The Bookseller's Assocation has warned Amazon is "gaming the system" and branded the business rates regime "unfair" yet again after it emerged the online retail giant paid £63m in business rates despite recording £8bn in UK sales.
Controversy over Amazon's business rates bill emerged after Lesley Smith, Amazon's director for Public Policy in the UK & Ireland, was forced to reveal the figure at a House of Lords communications committee meeting yesterday (8th January).
Amazon said business rates were "just one of a number" of taxes the online retailer pays in the UK but Jake Berry, minister for the high street, told MPs on the committee: "It doesn’t seem that is creating a level playing field to me."
Meryl Halls, m.d. at the Booksellers Association, told The Bookseller the business rates regime is "systemically ruinous for traditional retailers" and, while calling for change, said booksellers were "sick" of having to restate their case is not fair while Amazon "games the system".
"The fact that Amazon have finally been forced to declare the amount they pay in business rates reinforces the point that their in-built advantages are breathtakingly large and systemically ruinous for traditional retailers," said Halls. "Let’s not forget that Amazon is now the highest valued company in the world, and Jeff Bezos the richest man on the planet. Their entire business model is built on minimising their contribution to the infrastructure the high street is supporting – local authority investments in roads, schools; government investment in hospitals, education, transport, the welfare state.
"High street retailers are sick, frankly, of being put in the position of constantly shouting ‘it’s not fair’ – it’s clearly not fair, but in the end Amazon are only gaming the system. The system needs to change, and the government needs to act to reinvent a rates and taxation system that is now broken beyond repair, anachronistic, no longer fit for purpose - and to act quickly and decisively if we to avoid seeing the demise of more high street retail businesses, and the long term jeopardy of all high streets."
As well as Amazon addressing the issue of business rates in a recent blog - which said "the story of Amazon’s contribution to the UK economy ... hasn’t always been clear", emphasising it has invested nearly £10 billion across the UK since 2010 - a spokesman for Amazon said: “Last year, Amazon paid local authorities in England and Wales over £63 million in business rates for the sites we use to serve our customers. Business rates, which are just one of a number of taxes Amazon pays in the UK, are set by local authorities and are based on the rateable value of the land a business uses. Since most of our facilities are very large—a million or more square feet with many thousands of employees—they need to be located away from city centres and near major transportation infrastructure, which enables us to meet the needs of the customers and sellers that rely on Amazon every day. These payments are just part of Amazon’s broader £9.3 billion investment in the UK economy since 2010, which includes creating 2,500 jobs last year — bringing our total UK workforce to over 27,500.”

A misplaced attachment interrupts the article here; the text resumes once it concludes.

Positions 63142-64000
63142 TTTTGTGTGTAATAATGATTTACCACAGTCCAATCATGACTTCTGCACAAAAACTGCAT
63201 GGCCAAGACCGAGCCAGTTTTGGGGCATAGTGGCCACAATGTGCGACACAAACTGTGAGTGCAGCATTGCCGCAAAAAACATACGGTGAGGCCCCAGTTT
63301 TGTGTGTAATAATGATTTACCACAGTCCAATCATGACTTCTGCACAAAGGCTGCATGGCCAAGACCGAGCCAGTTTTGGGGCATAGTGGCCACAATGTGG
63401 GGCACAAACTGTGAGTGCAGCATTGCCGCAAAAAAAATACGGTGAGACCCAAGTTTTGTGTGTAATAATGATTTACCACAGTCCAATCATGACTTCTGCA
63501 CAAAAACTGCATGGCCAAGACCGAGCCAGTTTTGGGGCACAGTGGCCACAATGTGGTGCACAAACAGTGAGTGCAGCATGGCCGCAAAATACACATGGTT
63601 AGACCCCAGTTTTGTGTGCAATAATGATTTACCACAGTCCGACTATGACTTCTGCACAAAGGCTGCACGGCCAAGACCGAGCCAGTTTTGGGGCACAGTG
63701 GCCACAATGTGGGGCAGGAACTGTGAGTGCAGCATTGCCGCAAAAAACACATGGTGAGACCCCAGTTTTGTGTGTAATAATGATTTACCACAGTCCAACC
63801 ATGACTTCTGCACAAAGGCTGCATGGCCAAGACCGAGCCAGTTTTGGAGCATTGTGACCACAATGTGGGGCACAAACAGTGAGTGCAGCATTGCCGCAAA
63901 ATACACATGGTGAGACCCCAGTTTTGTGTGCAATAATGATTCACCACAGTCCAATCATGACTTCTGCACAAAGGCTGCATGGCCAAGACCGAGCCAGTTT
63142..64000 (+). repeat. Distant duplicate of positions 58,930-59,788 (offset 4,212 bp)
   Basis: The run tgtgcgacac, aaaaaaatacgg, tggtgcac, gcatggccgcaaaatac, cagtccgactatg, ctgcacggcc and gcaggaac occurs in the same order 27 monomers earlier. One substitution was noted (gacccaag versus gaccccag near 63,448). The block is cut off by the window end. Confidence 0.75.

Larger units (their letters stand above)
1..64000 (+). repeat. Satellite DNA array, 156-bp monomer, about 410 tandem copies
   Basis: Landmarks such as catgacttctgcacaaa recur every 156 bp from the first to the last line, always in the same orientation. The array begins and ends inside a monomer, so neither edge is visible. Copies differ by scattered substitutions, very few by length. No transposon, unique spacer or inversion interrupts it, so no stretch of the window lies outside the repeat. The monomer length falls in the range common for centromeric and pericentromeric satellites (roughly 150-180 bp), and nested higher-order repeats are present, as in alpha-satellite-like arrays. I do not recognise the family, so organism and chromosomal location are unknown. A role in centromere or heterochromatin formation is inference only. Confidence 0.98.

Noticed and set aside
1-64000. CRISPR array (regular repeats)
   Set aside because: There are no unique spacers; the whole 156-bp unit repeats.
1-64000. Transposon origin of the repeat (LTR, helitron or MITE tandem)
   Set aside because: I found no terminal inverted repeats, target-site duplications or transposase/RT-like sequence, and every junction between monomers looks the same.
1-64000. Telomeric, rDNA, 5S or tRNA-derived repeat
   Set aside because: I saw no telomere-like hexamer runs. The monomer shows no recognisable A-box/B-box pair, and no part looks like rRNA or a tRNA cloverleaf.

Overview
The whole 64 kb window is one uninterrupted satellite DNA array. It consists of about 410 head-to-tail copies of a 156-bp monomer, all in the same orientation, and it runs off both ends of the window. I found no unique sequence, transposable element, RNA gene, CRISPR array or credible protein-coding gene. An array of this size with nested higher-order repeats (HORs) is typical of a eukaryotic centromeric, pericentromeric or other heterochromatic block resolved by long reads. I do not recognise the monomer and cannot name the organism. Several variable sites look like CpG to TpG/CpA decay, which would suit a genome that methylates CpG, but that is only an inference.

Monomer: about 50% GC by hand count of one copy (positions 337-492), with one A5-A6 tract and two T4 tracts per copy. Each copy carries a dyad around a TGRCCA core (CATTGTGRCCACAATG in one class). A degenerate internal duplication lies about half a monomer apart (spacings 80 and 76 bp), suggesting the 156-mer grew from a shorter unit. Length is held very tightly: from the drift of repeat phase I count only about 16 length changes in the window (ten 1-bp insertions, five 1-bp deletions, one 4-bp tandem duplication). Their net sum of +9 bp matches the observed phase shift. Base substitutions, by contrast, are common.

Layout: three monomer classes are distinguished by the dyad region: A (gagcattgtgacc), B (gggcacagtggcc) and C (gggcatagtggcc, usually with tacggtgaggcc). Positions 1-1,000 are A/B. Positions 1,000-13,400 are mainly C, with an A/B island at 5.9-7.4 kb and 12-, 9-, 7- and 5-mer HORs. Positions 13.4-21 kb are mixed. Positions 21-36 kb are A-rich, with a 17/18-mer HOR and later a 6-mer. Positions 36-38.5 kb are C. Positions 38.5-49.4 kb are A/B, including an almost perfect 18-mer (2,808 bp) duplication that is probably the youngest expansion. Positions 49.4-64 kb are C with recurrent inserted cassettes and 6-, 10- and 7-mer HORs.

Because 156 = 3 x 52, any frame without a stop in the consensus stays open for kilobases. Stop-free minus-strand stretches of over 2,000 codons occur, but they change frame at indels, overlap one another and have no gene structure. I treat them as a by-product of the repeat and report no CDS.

Business rates are a long-running bone of contention for the book trade, with Waterstones m.d. James Daunt recently warning that the government needs to rethink business rates, while Blackwell’s c.e.o. David Prescott told The Bookseller he does not expect the government to change business rates this year after offering mild relief aimed at small retailers in the 2018 budget.
Daunt recently told The Bookseller: “They [the government] need to rethink business rates completely. It’s by no means straight forward and obvious as to how you do that and in particular the government needs the certain billions or whatever it gets from rates so it’s not something that can just be magicked away. They’ve talked also about some form of tax on online which -scratching at that - that’s been very, very modest and I think that’s something that should be considered.”
Prescott has said: “Business rates help was helpful, everything is welcome on that front. It doesn’t change anything for bigger retailers. The system is broken and has been broken for a long time. The government know that and between shops and online there are big inconsistencies to bout it mildly. I was on the BA board eight years ago and business rates was top of the agenda then. It’s taken far too long.”
Yesterday's hearing also came in wake of the closure of the physical premises of the Big Green Bookshop, one of London's best loved independent bookshops, due to "absolute monster" rates and rents. "Rents and rates are the two biggest outgoings and it's going to be really nice not having to pay £10,000 a year rates," co-owner Simon Key said of its recent decision to go online-only.
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